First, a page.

At 5 pm on the 11th October 1975 I found a White's Thrush at Isbister. I watched it for more than and hour in company of Fieldfare, Song Thrush and Redwing at distances from 30-100yards at rest and in flight several times. At rest its golden plumage heavily mottled with black and white crescentic markings was striking. In flight the under wing pattern was also striking. it had a broad black stripe running the whole length of the under wing, bordered by clear white, very noticeable. In size it was noticeably bigger, especially longer than nearby Fieldfare.

Description. Whole body from forehead to tail, including rump and tail coverts, golden, heavily mottled with black and white crescentic markings giving very scaly appearance. Tail - brown with white/buff tips to feathers. Upper wing - brown, less mottled than body, more panelled in brown and gold, noticeable panel of light golden brown on secondaries. Under wing - broad black stripe running the whole length of the under wing, bordered by clear white. Very striking as the bird flew. Underparts - Chin and upper throat buff, rest of underparts whitish with heavy black and white crescentic markings, heaviest on breast becoming light on lower belly and vent. Bill - brown. Legs - yellowish/brown. flight - very undulating.

Radde's Warbler

3rd - 4th October 1976

As an eleven year old most of the details of these early birds are hard for me to remember, anyway here goes....

On the 3rd of October 1976 I was out migrant hunting with my grandfather (JHS). As we were driving past "Beenies" yard at Skaw a very dark brownish Warbler popped up on the road side fence. JHS quickly identified it as a Radde's Warbler. This would be an exciting find today but in 1976 there was still no records for Shetland (indeed in the next 10 years there would only be one more). Understandably Johnnie was highly excited. BM was called and mist nets were erected in Beenies yard and the lower yard at roadside. I was watching the "Roadside" net while the adults flogged around trying to re-find our Warbler. Suddenly a "Redstart" flew in getting caught in the net. I went over to make sure it wasn't going to escape, saw it wasn't badly tangled and as BM and JHS were nowhere to be seen extracted the bird myself. I soon found BM and presented him with the bird. "Do you know what you've got there?" Brian said. "Yes its a Redstart" I said confidently. BM has never raised his voice to me ever but I think I came quite close to a bollocking that day. He marched over to Johnnie saying "Johnnie I'm not happy about the lad taking birds out of the net, he's just handed me a Thrush Nightingale !". Brian got little backing as JHS simply smiled and said "That's a Start". Later the action switched to Beenies yard and again I was in the thick of it. What we thought was the bird was among the grass close to the net so I went towards it flushing it into the net. It bounced twice by which time I was close enough the second time to catch it between two hands with a dive to my left. The bird was bagged by JHS and I was sent to fetch BM. When Brian heard we'd caught it he ran up the field hurdling fences in excitement. Anti-climax time it was either a Willow Warbler or a Chiffchaff (can't remember now).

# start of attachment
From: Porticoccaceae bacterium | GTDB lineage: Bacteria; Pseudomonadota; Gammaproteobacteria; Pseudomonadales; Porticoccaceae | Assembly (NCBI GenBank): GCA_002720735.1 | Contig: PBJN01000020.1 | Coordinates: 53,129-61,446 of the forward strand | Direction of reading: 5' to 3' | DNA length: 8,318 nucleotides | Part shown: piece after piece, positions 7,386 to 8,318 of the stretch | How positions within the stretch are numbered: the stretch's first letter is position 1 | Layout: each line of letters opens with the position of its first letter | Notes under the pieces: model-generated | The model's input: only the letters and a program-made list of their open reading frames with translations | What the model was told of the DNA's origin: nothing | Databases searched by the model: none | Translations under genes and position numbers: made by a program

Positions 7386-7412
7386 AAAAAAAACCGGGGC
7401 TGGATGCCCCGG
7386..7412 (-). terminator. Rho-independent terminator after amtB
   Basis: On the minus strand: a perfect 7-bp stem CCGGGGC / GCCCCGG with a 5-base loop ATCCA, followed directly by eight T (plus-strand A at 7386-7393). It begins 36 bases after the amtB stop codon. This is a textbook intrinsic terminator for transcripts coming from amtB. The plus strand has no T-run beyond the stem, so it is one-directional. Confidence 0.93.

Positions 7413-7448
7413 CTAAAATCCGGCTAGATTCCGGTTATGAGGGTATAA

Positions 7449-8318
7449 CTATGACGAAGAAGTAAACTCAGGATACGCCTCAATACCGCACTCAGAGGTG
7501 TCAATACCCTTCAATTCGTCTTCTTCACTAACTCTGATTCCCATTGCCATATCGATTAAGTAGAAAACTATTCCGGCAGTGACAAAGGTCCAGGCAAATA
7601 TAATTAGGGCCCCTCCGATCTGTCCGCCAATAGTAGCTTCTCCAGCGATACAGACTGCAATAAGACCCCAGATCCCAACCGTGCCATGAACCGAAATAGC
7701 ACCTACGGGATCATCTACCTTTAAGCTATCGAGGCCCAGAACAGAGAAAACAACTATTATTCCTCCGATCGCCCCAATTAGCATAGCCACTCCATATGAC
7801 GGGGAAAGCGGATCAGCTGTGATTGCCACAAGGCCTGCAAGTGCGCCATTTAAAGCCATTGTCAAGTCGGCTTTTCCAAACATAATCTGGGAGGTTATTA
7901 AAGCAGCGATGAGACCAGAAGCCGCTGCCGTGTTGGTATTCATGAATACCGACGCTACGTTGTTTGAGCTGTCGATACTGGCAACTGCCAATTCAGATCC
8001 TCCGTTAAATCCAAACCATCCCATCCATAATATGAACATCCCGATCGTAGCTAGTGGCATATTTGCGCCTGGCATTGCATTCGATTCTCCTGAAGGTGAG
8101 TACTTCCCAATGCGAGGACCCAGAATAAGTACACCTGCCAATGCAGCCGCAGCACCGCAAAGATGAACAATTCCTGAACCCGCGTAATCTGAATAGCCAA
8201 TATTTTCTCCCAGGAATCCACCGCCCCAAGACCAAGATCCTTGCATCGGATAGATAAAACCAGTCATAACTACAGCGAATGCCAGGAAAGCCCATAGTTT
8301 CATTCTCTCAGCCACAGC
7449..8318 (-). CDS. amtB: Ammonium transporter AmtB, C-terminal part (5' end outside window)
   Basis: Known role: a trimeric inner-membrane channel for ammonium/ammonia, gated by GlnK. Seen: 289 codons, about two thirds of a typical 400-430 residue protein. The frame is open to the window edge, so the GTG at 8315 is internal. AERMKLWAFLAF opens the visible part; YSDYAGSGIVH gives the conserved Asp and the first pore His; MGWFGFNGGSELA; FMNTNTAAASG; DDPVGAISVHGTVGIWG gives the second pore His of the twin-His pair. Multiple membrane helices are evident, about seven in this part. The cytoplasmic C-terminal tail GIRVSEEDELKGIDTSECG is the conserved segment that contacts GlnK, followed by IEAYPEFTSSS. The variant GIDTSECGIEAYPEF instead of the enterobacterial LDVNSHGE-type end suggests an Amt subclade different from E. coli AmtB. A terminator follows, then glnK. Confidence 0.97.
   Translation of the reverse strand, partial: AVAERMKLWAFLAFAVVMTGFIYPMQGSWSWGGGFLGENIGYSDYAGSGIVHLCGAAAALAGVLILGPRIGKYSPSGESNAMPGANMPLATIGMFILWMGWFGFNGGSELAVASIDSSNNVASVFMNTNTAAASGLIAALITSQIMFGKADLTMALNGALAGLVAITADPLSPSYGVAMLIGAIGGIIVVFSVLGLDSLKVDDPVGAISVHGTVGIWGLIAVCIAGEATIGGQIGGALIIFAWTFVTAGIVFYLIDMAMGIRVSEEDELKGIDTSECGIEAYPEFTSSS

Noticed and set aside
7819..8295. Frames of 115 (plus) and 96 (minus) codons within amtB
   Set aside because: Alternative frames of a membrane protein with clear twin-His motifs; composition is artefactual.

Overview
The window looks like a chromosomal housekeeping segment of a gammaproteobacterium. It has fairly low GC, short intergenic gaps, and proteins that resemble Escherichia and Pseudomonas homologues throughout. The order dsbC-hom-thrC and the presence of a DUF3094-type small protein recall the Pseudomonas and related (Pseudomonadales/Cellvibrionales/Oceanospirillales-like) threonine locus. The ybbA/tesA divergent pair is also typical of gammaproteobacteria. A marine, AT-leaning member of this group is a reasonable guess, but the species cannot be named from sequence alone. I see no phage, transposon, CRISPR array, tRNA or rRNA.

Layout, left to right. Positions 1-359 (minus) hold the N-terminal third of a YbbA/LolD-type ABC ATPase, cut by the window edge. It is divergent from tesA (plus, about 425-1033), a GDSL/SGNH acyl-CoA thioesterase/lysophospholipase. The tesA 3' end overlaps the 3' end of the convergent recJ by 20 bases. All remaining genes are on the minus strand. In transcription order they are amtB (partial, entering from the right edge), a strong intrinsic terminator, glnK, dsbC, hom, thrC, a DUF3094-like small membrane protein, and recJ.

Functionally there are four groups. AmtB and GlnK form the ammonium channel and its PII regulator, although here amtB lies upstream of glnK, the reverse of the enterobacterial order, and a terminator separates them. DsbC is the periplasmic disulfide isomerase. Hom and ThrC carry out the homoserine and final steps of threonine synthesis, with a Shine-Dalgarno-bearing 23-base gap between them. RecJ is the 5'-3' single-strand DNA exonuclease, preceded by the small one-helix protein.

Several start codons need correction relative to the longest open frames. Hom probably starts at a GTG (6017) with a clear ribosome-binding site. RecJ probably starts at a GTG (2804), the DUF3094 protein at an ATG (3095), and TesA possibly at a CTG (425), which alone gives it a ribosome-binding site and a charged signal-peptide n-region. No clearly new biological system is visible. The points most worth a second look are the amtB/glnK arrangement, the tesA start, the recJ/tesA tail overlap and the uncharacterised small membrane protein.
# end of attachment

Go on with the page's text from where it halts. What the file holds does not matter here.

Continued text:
That's all I can remember but it was apparently still present the next day and seen by BM and Willie Arthur. It was later accepted by BBRC.


17th - 21st October 1976

17th of October 1976 was to be the date of my first self found rarity. I was outside the family home at Saltness with friends when I became aware of a small bird moving through the small Fuchsia in the front garden. I can clearly remember the feeling that it was going to be something good. On coming to the outside of the bush it was obviously a "Crest" but with the usual yellow crown stripe it had a broad black lateral crown stripe and a broad white supercilium. Even an eleven year old can identify a Firecrest so I got on the phone to my grandfather who, predictably was out bird watching.

By the time JHS and BM got to hear of the bird it had disappeared and the record looked destined to be lost. On the 21st I was engaged in trapping Starlings. A circular net with a metal frame was held up by a stick. Underneath was baited with bread crumbs and a line tied to the stick ready to be whipped away. Amazingly no birds were ever injured in this dodgy pass time. One notable capture was of a Starling rung on Heligoland off Germany. While peering around the corner of our house, line in hand the Firecrest suddenly landed on the fence behind my "trap" before flitting into a rose bush. This time JHS and BM came immediately and secured a first for Whalsay and a 5th for Shetland at that time.

Subalpine Warbler

21st May 1979